German business newspaper the Frankfurter Allgemeine Zeitung (FAZ) last week singled out CORE as the bright spot in the international response of the economics profession to how to teach economics after the crisis.
The article, titled “We haven’t learned anything from the financial crisis” (“Nichts gelernt aus der Finanzkrise” in the original) quotes many other authors on the failure of universities to adapt their courses to respond to this challenge from the real world. It quotes Dennis Snower, president of the Kiel Institute for the World Economy, who laments that “Everything moves in one direction: upholding conservatism.“
Or Princeton economist Markus Brunnermeier, who says, “The academic revolution is yet to come.“
Or, representing the voice of students, Bijan Kaffenberger from the Goethe University in Frankfurt: “How should we do it better in the future, when we’re still being taught the models that got us into this crisis?“
On the other hand FAZ interviews Wendy Carlin as an example of a teacher who is “on the side” of students like Kaffenberger, noting that “traditional macroeconomic courses rarely deal with financial markets, irrationality, or economic history. In Carlin’s curriculum they play a central role very early on.”
That means, in Wendy Carlin’s words, that CORE turns economics teaching back to front: “First you learn about the economic problems. Then you develop the models that are needed for them.” As the article explains, this means financial markets, irrationality and economic history are a fundamental part of the course.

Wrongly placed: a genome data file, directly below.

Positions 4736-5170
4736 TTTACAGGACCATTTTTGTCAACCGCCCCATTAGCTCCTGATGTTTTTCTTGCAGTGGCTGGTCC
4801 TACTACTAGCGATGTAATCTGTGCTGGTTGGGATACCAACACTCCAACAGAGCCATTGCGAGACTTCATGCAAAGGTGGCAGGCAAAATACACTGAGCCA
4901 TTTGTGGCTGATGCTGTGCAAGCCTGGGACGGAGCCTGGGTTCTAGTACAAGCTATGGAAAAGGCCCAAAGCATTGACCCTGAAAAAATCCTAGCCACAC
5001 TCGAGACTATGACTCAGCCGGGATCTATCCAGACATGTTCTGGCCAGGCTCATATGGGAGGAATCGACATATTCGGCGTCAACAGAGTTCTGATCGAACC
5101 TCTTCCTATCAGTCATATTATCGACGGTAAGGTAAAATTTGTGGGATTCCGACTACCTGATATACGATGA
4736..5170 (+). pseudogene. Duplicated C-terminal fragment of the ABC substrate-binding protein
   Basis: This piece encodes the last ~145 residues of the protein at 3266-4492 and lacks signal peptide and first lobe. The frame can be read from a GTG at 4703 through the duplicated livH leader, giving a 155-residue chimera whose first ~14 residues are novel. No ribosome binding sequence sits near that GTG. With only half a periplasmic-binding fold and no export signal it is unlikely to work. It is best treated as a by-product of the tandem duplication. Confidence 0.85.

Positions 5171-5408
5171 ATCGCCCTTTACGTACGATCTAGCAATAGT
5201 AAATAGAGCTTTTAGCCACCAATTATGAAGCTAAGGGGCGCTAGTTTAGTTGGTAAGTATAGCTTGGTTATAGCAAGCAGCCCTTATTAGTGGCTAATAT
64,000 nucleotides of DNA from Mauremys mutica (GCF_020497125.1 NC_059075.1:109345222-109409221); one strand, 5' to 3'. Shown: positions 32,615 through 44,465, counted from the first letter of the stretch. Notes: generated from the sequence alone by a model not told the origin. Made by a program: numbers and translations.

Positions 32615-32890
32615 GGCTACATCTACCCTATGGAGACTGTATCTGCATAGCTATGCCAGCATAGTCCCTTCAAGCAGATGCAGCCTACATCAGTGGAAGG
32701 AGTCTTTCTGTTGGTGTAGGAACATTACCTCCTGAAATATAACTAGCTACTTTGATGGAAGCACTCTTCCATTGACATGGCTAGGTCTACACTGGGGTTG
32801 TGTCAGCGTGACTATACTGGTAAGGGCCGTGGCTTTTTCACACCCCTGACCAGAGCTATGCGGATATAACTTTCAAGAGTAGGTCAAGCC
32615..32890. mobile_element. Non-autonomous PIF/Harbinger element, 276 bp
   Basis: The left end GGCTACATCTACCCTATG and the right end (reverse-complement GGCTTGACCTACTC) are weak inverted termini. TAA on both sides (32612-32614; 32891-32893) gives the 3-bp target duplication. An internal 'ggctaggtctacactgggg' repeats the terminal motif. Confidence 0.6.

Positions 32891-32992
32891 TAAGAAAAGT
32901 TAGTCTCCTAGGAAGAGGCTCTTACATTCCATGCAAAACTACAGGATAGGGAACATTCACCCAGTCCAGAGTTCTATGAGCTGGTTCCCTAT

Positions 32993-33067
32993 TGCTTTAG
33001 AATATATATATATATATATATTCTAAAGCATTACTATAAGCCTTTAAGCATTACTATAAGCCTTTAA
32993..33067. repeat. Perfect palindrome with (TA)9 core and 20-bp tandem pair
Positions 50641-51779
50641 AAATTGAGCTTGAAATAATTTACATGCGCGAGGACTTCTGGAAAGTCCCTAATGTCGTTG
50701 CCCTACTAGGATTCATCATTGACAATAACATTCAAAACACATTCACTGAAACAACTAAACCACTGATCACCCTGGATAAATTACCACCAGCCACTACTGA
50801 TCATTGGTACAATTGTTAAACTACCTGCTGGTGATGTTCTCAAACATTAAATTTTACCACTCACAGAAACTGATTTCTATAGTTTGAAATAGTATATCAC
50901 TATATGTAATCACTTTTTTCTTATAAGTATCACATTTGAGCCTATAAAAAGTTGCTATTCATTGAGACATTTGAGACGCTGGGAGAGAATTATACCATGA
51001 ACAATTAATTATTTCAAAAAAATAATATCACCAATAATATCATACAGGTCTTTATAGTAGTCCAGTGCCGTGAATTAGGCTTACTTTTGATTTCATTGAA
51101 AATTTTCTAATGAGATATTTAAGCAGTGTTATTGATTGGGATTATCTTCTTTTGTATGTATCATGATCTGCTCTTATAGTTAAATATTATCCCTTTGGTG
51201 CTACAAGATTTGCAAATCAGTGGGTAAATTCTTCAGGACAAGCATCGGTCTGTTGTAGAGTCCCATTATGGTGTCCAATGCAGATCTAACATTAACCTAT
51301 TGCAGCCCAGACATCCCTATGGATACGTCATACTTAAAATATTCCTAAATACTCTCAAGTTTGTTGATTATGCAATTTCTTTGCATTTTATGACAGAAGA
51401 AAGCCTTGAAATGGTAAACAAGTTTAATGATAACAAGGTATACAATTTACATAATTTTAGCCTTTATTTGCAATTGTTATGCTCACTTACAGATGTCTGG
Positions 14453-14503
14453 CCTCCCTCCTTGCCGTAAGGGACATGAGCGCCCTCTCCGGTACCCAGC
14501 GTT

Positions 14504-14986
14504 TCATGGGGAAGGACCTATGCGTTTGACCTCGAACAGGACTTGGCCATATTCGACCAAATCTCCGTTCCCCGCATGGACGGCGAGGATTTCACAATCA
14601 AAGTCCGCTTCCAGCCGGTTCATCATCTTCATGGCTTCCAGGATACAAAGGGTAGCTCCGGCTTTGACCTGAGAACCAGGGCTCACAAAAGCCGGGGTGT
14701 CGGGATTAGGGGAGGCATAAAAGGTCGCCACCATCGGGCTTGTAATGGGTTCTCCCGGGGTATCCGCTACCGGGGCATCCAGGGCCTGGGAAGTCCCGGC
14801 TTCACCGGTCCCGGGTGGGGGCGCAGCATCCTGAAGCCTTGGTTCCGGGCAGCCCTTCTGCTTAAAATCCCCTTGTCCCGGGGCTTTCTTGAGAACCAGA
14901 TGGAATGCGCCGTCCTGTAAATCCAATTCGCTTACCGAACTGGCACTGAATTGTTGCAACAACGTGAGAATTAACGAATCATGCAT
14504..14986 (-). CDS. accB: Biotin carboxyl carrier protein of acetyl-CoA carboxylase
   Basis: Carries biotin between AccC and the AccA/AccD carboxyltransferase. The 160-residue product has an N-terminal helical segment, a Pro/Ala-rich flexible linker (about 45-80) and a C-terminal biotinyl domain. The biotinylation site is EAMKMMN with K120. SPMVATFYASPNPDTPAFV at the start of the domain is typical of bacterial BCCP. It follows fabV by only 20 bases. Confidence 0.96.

We don’t believe that everyone is dedicated to upholding the status quo. As the article says, CORE is being taught at UCL at the moment. Already it is being used, in a French translation, at Sciences Po in Paris. We are translating into Italian and Spanish. The University of Cape Town has begun teaching the course, and very soon the University of Sydney will start to teach CORE too.
We are also working to remove a practical obstacle to change. Anyone who has taught a course knows how long it takes to prepare new teaching materials, especially if they have to be developed without textbook support. That’s why we make free support materials available to any teachers who want to use CORE. For example, there will be PowerPoint slides of our models and additional tests: use as much or as little as you want. We’re still creating this material, but if you plan to teach any of the CORE units and would like access, contact us.